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Press statement – Sexism in the City

The Sexism In The City report released Friday 08 March, published to coincide with International Women’s Day, quotes extensively from Protect’s research – and calls for stronger protections for whistleblowers in sexual harassment cases.

Commenting on the report, Sybille Raphael, Protect’s Legal Director said:

“The findings of the Sexism in the City report come as no surprise. We hear everyday from whistleblowers reporting sexual and non-financial misconduct in the workplace whose employers are failing to address their concerns.

We submitted evidence for inclusion in the report which shows:

  • 70% of whistleblowers in the financial services sector were dismissed, victimised or felt that resignation was their only option
  • a third of whistleblowers contacting our Advice Line said their complaint had been ignored by their employer

Sexual harassment in the workplace needs to be viewed as a problem for everyone to solve, not just those experiencing harassment but for all, including men. Placing the burden of raising wrongdoing on the shoulder of the victim – the most vulnerable – is just not working.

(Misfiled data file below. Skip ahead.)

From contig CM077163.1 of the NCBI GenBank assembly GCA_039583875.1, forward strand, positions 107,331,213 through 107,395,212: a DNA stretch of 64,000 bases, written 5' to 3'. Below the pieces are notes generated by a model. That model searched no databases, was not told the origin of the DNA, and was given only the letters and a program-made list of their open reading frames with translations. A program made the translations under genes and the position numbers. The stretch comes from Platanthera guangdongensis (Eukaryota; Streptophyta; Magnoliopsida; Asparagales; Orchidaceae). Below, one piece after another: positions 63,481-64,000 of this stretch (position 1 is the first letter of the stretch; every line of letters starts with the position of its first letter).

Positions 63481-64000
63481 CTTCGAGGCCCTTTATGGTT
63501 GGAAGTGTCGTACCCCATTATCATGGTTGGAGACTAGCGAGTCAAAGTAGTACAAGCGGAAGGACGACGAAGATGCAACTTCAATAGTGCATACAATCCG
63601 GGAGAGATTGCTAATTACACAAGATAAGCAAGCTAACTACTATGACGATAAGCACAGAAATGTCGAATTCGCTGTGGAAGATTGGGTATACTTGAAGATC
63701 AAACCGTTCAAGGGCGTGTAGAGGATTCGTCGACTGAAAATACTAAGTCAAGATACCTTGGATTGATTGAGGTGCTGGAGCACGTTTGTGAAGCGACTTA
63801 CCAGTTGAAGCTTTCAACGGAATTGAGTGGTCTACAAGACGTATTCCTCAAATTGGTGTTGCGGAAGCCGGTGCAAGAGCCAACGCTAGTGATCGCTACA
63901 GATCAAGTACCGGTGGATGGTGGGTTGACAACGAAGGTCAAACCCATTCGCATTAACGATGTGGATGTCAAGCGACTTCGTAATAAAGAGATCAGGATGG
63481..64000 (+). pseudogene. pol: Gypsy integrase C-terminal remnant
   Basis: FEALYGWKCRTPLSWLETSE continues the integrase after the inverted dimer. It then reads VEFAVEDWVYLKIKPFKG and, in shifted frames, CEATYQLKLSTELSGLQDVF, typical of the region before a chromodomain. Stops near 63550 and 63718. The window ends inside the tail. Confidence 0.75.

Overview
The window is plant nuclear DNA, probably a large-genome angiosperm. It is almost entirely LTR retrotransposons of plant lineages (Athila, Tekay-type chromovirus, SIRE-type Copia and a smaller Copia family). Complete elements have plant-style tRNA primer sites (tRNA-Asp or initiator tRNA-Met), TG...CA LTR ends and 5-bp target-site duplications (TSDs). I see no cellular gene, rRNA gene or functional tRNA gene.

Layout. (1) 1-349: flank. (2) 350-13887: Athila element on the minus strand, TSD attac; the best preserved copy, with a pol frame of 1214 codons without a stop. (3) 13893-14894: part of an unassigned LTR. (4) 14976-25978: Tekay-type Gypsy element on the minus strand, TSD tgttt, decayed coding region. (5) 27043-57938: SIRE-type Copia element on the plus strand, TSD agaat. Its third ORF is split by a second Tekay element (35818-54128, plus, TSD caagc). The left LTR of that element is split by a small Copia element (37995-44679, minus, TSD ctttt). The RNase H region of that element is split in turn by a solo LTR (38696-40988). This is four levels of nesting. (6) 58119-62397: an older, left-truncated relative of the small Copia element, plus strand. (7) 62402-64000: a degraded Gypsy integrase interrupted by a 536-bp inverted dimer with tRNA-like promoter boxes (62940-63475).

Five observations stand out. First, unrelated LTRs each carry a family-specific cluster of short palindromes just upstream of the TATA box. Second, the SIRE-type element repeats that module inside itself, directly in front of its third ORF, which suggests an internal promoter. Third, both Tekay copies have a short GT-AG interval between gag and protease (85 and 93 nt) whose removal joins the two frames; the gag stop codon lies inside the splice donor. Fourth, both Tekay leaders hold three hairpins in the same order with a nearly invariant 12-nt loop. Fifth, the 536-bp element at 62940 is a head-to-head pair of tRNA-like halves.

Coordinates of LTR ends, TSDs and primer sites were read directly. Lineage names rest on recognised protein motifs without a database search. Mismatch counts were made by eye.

Workplaces need upstanders, not just bystanders. Having a whistleblowing policy and embedding an effective speak-up culture is essential for all organisations – as with all risks, organisations need to be able to detect and mitigate problems as soon as possible.

And whistleblowing is not easy. Whistleblowers need to be empowered – not just allowed – to speak up.

But even more pressing is making sure that when people come forward they are actively listened to. Whistleblowers need to be confident that action will be taken and they won’t be ignored.

Disappointedly but maybe unsurprisingly, this report found HR teams prioritised the reputation of a business over the wellbeing of its individual employees. Whistleblowing represents a real opportunity to prevent further harm but too often employers respond defensively. A society in which individuals are not empowered to speak out against wrongdoing is one where harm will persist, or even go completely undetected.

We need employers to step up and be proactive when it comes whistleblowing.  The government needs to impose a legal duty on all employers to investigate whistleblowing concerns in order for women working in the Financial Sector to know the issue is being properly addressed.”

Notes to editors:   

For more information, and to arrange an interview, please contact:
Mark Ellis, Head of Commmunications
0203 117 2520 ex. 1038

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